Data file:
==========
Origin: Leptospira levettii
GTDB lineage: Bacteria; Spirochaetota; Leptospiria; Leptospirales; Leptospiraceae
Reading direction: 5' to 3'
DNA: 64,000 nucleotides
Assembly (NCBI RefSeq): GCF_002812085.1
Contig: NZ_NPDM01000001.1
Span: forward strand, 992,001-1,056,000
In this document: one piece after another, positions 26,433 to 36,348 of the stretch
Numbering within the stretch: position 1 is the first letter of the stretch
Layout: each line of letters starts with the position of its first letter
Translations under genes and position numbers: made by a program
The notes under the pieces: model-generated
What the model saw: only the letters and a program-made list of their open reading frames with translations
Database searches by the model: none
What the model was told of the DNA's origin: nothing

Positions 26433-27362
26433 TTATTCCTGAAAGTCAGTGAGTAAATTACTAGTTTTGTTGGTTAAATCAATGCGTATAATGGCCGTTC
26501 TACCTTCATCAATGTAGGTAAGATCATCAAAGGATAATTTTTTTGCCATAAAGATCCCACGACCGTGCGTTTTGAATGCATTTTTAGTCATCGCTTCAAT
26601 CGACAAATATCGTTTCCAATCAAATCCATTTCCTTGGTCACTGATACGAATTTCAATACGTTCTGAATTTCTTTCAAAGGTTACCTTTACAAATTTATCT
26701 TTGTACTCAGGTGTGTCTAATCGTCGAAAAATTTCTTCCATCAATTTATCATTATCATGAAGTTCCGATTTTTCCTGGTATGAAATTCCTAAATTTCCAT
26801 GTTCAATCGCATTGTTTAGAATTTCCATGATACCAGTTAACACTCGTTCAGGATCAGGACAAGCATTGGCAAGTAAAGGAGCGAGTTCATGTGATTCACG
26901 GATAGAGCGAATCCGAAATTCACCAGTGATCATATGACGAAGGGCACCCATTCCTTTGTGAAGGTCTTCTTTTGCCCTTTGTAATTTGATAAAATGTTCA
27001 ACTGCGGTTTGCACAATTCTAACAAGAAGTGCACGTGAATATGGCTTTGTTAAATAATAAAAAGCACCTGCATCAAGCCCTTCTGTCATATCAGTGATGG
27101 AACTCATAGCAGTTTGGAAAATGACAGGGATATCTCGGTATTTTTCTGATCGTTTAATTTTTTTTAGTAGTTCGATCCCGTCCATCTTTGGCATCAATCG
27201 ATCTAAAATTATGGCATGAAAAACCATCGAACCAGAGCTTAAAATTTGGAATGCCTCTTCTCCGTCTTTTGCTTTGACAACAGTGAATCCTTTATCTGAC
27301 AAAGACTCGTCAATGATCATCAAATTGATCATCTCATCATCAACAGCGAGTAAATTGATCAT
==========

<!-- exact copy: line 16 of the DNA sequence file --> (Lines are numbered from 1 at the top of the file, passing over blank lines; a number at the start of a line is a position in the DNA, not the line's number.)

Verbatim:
Positions 26433-27362